Paris Vega:
the

Gareth Evans:
magnitude.

Paris Vega:
access key.

Gareth Evans:
Yep. That’s an order of magnitude less than what they pay a consultant today, typically for one or two sites. And now they’re getting that for an entire portfolio. So our referring agent would get 100% of the first three months of that platform access fee. And then on the marketplace transactions, so say they’ve got 20 sites and they decide they want to do two this year and they become $2 million each, we typically take 3% to 5% of that. And then our referrer gets 5% of that.

Paris Vega:
Okay, so what can that be? I guess you can start getting potentially thousands of dollars

Gareth Evans:
Yeah.

Paris Vega:
in monthly fees

Gareth Evans:
You get

Paris Vega:
there.

Gareth Evans:
thousands in just the platform access alone, and then you can get into the thousands to tens of thousands, depending on the number of marketplace transactions, you know, and if you introduce us to a customer that’s got hundreds, if not thousands of sites, that becomes a long tail revenue

Paris Vega:
Got you.

Gareth Evans:
stream because they’re not going to do all those

Paris Vega:
Right.

Gareth Evans:
projects in one go. They’re going to spend years and years kind of developing that opportunity.

Paris Vega:
Okay, cool. Yeah, I’m definitely going to look at that referral program because our agency works with several manufacturing companies on the like manufacturing marketing side of things.

Gareth Evans:
Hmm. Yeah. Marketing

Paris Vega:
That’s cool.

Gareth Evans:
agents actually is another good one. Probably insurance companies,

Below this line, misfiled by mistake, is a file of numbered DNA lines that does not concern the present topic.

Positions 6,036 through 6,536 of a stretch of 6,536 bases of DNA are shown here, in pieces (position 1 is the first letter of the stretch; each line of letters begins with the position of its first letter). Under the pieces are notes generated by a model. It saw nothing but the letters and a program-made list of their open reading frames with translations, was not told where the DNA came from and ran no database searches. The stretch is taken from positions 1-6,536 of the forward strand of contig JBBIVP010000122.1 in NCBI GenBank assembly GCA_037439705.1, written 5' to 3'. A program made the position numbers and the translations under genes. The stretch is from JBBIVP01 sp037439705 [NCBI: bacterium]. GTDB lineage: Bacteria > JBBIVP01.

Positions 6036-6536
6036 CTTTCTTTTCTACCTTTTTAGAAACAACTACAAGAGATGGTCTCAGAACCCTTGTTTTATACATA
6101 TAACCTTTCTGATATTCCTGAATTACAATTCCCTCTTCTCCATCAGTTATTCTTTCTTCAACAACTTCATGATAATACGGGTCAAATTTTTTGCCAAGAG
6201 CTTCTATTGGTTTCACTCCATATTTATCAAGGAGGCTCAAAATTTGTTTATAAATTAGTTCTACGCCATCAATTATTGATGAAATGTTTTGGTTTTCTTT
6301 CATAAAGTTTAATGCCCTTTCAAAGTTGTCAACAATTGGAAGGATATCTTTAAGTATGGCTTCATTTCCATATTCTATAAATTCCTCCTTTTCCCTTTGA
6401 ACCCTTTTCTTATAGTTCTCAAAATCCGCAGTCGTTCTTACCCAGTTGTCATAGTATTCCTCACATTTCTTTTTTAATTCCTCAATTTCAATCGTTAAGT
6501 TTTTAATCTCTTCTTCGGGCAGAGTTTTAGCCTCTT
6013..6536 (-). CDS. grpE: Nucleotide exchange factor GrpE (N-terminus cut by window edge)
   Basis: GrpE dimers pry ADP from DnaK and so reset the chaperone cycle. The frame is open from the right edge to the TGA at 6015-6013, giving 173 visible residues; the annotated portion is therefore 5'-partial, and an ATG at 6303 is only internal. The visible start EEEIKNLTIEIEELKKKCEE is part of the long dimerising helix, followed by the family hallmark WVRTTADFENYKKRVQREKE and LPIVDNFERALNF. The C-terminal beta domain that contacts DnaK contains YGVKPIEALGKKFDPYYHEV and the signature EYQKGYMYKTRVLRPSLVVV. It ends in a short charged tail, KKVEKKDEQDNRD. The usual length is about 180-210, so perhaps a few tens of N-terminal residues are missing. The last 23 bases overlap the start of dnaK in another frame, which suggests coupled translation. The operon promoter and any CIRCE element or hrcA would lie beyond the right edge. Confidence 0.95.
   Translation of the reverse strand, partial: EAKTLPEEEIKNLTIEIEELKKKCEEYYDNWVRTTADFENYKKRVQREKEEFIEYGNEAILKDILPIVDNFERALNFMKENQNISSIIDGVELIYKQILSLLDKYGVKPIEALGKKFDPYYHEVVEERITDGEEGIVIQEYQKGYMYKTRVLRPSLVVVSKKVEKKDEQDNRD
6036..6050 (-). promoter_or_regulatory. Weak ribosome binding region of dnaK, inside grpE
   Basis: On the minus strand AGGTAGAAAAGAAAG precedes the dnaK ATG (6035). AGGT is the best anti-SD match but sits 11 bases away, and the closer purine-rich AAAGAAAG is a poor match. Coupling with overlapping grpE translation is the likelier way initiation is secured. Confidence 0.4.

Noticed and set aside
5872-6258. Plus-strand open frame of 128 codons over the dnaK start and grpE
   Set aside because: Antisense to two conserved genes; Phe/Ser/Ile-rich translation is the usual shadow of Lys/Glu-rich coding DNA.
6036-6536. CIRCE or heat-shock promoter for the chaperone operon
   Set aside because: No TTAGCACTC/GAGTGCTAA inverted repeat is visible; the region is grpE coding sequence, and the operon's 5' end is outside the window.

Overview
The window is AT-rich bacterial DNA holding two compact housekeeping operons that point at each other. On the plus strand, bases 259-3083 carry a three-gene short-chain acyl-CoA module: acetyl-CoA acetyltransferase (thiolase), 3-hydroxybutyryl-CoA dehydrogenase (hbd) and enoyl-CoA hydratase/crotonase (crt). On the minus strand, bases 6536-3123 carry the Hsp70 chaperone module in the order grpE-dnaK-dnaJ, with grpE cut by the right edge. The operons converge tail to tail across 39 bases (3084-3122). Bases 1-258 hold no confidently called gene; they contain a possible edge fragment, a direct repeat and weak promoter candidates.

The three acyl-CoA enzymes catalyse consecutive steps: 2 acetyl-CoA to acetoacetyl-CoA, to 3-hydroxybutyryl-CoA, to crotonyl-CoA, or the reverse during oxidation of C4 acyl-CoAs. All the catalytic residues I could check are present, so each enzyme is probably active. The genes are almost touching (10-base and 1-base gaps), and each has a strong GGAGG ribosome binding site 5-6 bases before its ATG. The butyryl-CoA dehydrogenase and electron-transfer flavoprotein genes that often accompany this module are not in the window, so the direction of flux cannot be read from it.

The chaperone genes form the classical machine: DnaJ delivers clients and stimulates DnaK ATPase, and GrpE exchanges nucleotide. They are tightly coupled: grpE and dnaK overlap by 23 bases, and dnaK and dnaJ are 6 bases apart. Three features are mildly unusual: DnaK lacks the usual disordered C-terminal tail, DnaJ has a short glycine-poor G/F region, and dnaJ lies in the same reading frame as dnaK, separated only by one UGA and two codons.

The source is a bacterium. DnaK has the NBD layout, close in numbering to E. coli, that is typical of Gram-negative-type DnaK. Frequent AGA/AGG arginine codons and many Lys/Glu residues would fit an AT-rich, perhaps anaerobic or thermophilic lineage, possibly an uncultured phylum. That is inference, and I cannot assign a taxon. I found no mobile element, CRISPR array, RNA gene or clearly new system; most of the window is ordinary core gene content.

Paris Vega:
Mm-hmm.

Gareth Evans:
you know, all these sort of entities that already have a relationship and for them, there’s a downstream

Paris Vega:
Right.

Gareth Evans:
benefit, you know, marketing agency, the company deploys an energy solution. Now the marketing agency’s got something to advertise clean, green stock price increase, cost savings, you know, all these benefits to the community and society and to the customer profile for insurance companies that probably having to pay. a lot of money every time a company loses power and has an outage and is claiming against that so they can minimize that risk. So there’s all these adjacent opportunities for people who gain benefits by businesses doing this.

Paris Vega:
That’s really cool. And is that you just go to your website and there’s a referral link somewhere or is

Gareth Evans:
Today

Paris Vega:
that

Gareth Evans:
it’s just direct,

Paris Vega:
directly reaching

Gareth Evans:
so

Paris Vega:
you? Okay.

Gareth Evans: